Intent on colonising open space, YSG removed all original joinery and furniture to create a combined kitchen, dining and living area in the original shopfront. Furnishings and fixtures subtly reference Charles Rennie Mackintosh’s delicate Art Nouveau flourishes and the quiet restraint of timber framing devices take heed from traditional Japanese interiors. In totality, the project took three years to complete, due to council approvals and meticulous structural alterations to maintain original features.
Just as all monumental stars need a great support act, tactile finishes and textures play to the splendour of the stone walls. They softly intervene to avoid strong contrasts between old and new, enhancing original features instead. Wooden frames are the reassuring embrace, taking inspiration from shōji. A deep threshold of ebony-stained American Oak highlights the theatre of the dining room like a proscenium arch – subtly acknowledging the outlines of the removed wall. Two gloss-finished solid timber orbs secure the armature on either side, concealing exposed fixings to the surround. This angled arc concept is gently echoed in a bedroom, aesthetically framing walk-in-robe joinery whilst serving as hanging apparatus. Within the master suite, timber frames the wardrobe and bed like tatami matting. Emanating a pearlescent glow granted by textured vintage seagrass wallpaper, a mood of luxe seclusion is enhanced. Similarly, the kitchen’s under bench joinery hovers within a framing device of latticed timber while the island bench is offset by lithe vertical supports under the heft of leathered quartzite.
Exploring the ethereal application of timber further, a rectangular halo of Australian Red Cedar with blunted corners hovers from the void above the dining table LED’s of this custom-designed piece articulates its underside. The carved Poplar Burl cups, inspired by Venetian Barovier & Toso chandeliers, ignite interest towards the upper level. A myriad of fabrics in nubby wool textures and silky finishes complement the matte and sheen characteristics of the pitted walls as sun and shadow play upon them. They range from the soft bark-like texture of the framed antique batik fabric of the shōji in the lounge to the shimmer of the frayed oyster grey silk bedhead in the master suite.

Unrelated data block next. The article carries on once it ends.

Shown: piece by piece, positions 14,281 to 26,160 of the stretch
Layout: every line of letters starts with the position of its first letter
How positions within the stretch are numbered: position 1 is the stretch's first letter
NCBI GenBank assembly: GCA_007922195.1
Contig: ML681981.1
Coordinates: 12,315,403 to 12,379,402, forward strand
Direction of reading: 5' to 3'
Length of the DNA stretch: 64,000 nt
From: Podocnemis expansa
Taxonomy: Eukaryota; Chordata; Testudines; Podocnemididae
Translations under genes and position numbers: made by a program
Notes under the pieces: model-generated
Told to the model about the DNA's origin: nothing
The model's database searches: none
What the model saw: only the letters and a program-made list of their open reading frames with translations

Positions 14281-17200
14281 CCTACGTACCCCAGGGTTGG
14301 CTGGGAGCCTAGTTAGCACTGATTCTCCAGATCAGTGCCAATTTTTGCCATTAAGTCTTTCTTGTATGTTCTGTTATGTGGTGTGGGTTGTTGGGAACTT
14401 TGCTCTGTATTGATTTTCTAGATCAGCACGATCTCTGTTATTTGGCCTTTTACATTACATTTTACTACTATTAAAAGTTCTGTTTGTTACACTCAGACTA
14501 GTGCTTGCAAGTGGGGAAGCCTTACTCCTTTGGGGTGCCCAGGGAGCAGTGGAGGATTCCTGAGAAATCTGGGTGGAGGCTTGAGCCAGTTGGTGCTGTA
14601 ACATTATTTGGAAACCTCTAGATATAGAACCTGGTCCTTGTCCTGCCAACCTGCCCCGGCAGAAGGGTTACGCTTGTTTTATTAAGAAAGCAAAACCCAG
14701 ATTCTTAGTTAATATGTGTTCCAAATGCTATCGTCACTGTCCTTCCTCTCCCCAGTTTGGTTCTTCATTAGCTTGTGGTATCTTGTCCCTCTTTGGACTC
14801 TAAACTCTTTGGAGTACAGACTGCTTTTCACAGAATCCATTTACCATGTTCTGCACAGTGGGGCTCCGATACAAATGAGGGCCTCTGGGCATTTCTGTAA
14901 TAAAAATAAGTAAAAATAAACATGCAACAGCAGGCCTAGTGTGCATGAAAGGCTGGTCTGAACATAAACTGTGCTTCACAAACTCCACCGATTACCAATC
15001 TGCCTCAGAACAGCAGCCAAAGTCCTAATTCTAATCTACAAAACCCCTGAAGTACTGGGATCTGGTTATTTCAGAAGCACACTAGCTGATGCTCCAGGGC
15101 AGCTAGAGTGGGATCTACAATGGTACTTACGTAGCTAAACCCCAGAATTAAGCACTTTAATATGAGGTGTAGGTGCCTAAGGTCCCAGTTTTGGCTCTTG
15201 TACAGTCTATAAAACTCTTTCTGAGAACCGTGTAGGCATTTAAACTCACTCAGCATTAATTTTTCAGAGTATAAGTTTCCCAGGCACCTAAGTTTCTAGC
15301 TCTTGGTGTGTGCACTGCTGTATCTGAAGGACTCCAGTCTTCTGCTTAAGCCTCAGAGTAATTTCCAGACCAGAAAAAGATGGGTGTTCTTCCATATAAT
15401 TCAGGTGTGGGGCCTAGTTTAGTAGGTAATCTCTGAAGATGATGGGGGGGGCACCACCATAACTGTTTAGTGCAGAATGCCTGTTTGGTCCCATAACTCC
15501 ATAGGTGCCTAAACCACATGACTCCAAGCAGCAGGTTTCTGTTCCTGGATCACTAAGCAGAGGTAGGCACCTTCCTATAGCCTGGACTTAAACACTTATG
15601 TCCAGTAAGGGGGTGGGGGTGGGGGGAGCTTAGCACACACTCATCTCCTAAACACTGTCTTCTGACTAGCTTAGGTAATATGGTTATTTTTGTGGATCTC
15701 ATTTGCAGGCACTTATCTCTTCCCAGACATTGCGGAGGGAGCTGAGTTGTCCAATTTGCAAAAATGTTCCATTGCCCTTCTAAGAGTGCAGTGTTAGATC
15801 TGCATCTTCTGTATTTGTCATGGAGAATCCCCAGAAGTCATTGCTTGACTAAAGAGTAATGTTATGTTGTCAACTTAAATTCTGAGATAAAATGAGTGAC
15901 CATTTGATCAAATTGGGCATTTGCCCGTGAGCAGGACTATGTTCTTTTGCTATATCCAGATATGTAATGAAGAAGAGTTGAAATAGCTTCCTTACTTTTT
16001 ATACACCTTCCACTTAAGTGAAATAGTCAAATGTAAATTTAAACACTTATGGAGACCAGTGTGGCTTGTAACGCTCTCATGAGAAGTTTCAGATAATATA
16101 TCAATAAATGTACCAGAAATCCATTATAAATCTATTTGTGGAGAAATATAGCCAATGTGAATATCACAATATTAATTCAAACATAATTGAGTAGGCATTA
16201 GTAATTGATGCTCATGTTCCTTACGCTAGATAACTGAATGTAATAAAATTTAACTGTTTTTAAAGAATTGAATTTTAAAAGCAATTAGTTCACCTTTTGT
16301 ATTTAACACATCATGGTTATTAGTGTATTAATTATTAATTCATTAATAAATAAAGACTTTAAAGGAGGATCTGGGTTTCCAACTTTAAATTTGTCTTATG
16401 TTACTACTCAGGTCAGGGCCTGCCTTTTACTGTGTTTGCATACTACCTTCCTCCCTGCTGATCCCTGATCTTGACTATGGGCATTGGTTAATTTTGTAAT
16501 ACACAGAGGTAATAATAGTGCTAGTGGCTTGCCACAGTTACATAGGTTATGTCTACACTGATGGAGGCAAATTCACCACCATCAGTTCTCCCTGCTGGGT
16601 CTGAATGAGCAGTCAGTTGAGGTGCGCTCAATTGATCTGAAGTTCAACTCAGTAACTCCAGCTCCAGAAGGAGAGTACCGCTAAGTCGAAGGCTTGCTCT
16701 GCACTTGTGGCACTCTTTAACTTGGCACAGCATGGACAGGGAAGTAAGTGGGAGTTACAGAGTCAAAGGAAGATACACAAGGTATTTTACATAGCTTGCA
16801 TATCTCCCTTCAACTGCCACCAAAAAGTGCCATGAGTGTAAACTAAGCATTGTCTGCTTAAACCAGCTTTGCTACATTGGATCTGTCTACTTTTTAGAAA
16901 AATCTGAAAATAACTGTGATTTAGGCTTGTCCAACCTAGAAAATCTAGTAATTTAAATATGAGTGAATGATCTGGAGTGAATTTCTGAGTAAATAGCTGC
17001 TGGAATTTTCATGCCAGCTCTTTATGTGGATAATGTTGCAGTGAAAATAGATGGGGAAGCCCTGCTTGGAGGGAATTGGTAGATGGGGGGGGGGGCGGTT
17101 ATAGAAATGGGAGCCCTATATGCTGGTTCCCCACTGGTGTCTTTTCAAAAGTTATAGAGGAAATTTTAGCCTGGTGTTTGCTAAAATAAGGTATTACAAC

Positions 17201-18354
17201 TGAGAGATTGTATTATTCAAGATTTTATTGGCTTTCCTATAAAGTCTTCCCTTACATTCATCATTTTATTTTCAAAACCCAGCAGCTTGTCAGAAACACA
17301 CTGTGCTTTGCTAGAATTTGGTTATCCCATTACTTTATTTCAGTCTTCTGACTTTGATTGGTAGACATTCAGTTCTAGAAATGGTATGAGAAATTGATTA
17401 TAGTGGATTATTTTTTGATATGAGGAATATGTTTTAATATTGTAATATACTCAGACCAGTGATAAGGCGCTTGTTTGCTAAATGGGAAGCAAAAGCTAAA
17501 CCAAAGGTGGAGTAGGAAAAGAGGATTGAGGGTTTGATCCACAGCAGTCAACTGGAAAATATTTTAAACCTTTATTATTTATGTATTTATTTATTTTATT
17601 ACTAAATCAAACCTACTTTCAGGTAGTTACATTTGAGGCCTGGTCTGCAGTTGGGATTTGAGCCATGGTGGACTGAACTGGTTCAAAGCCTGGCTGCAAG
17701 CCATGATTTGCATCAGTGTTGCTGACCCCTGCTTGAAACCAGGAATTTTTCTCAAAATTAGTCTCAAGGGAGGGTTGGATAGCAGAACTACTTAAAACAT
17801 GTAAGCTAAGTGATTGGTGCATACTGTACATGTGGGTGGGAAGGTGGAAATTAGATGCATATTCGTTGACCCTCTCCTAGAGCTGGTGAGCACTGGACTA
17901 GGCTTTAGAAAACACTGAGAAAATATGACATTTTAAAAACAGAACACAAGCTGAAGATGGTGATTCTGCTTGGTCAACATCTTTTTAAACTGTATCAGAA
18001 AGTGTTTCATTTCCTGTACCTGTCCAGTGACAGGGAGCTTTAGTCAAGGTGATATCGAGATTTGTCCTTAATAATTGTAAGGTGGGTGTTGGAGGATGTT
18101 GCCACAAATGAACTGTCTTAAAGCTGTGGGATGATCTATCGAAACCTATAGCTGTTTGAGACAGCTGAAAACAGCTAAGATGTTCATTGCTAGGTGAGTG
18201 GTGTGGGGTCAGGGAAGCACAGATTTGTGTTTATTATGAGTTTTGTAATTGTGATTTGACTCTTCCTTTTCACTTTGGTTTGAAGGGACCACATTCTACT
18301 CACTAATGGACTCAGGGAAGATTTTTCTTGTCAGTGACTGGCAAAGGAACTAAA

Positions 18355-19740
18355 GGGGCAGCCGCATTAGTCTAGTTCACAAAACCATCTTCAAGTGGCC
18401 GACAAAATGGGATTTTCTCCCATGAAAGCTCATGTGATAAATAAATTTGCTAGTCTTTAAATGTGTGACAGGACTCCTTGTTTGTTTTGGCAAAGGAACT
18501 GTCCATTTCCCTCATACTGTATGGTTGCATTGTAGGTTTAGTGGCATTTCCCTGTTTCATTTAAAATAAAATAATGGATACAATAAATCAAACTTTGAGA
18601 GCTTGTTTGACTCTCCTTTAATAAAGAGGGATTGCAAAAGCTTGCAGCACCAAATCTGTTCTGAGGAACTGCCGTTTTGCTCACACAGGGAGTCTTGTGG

Spaces swell and expand through pattern integration. The square macro outlines of the floor pavers sync in miniature scale with the master ensuite’s mosaic tiles and the salon’s lilac open weave linen curtains, enhancing flow.
Within the main bathroom, the horizontal bands of rose-tinted limestone tiles grant the illusion of sunlight streaming within. Tactical mirror placements visually amplify dimensions and bounce natural light throughout.
Hard angles are softened via the inclusion of rounded tables, upholstered furnishings, undulating surfaces and carved nooks including the live edge timber shelving in the lounge and display ledge running the length of the room above the seating perch. The gentle bulge of the hemp-rendered wall supporting the ledge adds cossetting comfort, as minimalist adaptations of wainscotting boost the Victorian appeal in the sleeping quarters.
Through an elegantly radical palette and flowing interior, YSG’s clever transformation of the late 19th-century corner shop has created a comfortable and indulgent family home. Retaining the buildings historical essence, the seemingly odd pairing of Art Nouveau elements and Japanese traditions bridge the divide between heritage and contemporary styling, resulting in an entirely new kind of aesthetic. Kudos.
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